• No changes at this point to our original plan or how the piece will be staged. I’ve been working with my production team and Steppenwolf about how best to frame the conversation around this piece, and prepare audiences, both before and after. It will be a somewhat immersive experience, that’s where our workshop lead us. What will it be like for an audience to feel they are sharing that space with the students? To be in those rooms with them? We actually don’t start rehearsals until mid-March, so we are still shaping ideas. But, as with the students, we understand the responsibility in creating safe space to tell this story and have these conversations.

Why do you think young people should experience stories on stage that deal so directly with the reality of the violence we are witnessing nationally?

  • Theater encourages conversation, and provides opportunities for connection. It allows us to ask of each other, “What’s your story?” “What’s your experience?” “What did you think or feel about that?” It forces us to connect and share, rather than isolate and divide– which I believe is the exact antidote this country needs.

    It is also imperative that we begin to teach and reinforce that actions have cause and effect; actions have consequence. Ripe Frenzy directly deals with the questions of “why would someone do this?” and “what happens to everyone afterwards?” Young people need to get into the conversations that ask “why,” so that they are investigating different perspectives and digging more deeply into a human being’s intention rather than quickly putting someone into a box. I am constantly asking of myself and my colleagues how we can build a sense of communal responsibility and value of life into our education and creative work with young people.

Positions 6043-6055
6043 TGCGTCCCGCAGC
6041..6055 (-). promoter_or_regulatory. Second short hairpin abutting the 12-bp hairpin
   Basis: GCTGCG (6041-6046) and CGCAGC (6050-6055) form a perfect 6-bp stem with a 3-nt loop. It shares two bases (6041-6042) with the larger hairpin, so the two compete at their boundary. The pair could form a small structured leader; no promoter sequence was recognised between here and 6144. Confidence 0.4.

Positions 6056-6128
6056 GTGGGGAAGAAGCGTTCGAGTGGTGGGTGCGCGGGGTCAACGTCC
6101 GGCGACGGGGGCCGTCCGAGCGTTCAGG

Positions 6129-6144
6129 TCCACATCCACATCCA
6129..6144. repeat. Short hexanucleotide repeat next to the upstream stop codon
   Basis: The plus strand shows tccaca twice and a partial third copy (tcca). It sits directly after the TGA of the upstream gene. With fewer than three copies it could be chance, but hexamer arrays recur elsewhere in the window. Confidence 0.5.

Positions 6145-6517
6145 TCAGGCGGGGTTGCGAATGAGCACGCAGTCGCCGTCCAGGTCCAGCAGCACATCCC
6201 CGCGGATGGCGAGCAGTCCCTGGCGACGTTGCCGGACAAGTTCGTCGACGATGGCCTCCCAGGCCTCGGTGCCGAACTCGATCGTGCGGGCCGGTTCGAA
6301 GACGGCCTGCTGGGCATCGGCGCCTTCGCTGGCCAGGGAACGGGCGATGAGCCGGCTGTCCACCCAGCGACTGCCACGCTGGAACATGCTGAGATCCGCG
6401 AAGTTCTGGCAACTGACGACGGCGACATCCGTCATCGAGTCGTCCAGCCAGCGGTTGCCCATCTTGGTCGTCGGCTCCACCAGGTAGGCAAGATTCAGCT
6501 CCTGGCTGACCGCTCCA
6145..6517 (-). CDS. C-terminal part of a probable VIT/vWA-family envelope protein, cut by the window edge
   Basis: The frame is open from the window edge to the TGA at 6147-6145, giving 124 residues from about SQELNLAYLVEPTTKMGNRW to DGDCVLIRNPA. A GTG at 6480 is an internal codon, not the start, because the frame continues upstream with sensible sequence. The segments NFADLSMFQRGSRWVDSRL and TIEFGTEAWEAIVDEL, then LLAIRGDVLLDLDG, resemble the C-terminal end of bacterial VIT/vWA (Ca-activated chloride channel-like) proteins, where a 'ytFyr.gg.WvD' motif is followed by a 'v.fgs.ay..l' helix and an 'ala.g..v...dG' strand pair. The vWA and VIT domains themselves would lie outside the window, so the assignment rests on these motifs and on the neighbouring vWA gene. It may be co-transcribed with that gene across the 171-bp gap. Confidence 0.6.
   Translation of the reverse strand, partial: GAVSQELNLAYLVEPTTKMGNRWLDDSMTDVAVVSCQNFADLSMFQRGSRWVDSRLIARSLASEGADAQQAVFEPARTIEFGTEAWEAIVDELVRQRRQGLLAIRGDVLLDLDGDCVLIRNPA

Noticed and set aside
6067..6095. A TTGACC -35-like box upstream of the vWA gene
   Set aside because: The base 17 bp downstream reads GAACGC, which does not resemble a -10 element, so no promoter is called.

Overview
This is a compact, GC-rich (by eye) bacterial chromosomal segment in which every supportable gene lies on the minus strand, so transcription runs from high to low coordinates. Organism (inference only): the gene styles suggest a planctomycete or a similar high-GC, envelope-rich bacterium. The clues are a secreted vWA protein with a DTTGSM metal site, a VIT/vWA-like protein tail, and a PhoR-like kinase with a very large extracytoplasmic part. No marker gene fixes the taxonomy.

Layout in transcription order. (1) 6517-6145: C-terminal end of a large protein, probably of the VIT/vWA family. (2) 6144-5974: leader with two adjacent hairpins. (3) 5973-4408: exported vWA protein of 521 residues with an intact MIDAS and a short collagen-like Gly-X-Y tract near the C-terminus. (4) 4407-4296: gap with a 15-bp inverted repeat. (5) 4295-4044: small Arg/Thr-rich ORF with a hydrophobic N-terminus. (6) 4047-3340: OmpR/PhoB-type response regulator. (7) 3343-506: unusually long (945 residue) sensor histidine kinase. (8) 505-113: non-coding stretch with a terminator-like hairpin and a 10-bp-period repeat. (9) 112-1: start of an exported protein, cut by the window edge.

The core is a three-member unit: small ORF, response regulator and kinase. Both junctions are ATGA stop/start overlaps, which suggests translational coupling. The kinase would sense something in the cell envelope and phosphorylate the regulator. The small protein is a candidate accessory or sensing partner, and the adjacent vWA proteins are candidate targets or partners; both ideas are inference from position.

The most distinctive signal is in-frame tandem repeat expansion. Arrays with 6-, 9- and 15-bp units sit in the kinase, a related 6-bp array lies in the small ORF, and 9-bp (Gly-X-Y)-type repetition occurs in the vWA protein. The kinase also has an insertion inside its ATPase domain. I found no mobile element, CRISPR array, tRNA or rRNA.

I also believe strongly in the artistic practice of playwriting. Jennifer Barclay has written this new play– a play that gives voice to this reality of violence; a play that gives voice to so many people who are affected by it. And that kind of voice is so important. We should also be giving that voice to our young people– opportunities to write and be heard, which also enforce connection, rather than isolation. Every human being needs to feel that their voice is being heard. It is so empowering to see the stories of teenagers who are speaking out about this Florida shooting, and standing up to the legislators. Write. Speak. Share. Let’s hope that these important pieces of theater inspire further positive action.

  • In a way this play is VERY Greek. The violence has happened before the action of the play has started. The audience never sees it. Characters, both related to the victims and the shooter, discuss it, but the audience never sees it recreated. What I think the audience really experiences is the processing of grief and the wrestling of questions that comes with a violent tragedy. I think the audience sees that it’s OK to have a tough time, to not understand something. How can we process emotions in a healthy way? I mentioned the Greeks above, and the more I think about it… I feel like that’s what our play has become. Something for the community to come together and grapple together. We’ve all shared in this experience, one that could happen again any day, and I think we’re left with not only a sense of healing but with the question, “How can we do something to stop this from happening again?”… much like how I think ancient plays like TROJAN WOMEN or ANTIGONE intended to affect their audience.

  • I work with young people every day alongside my artistic partner Joel Ewing, who is the lead theater teacher at Senn Arts HS. The reason we started The Yard was to give them the professional opportunities they deserve in telling their own stories. They deserve to tell their own stories. They are talented, smart and have the maturity to handle this material.  And these stories are far more effective and authentic with their voices behind them. We don’t shy away from difficult subject matter because the reality is that’s what they are living every day. What happens when you empower young people to acknowledge their pain, their reality, and provide them with tools to effectively express themselves?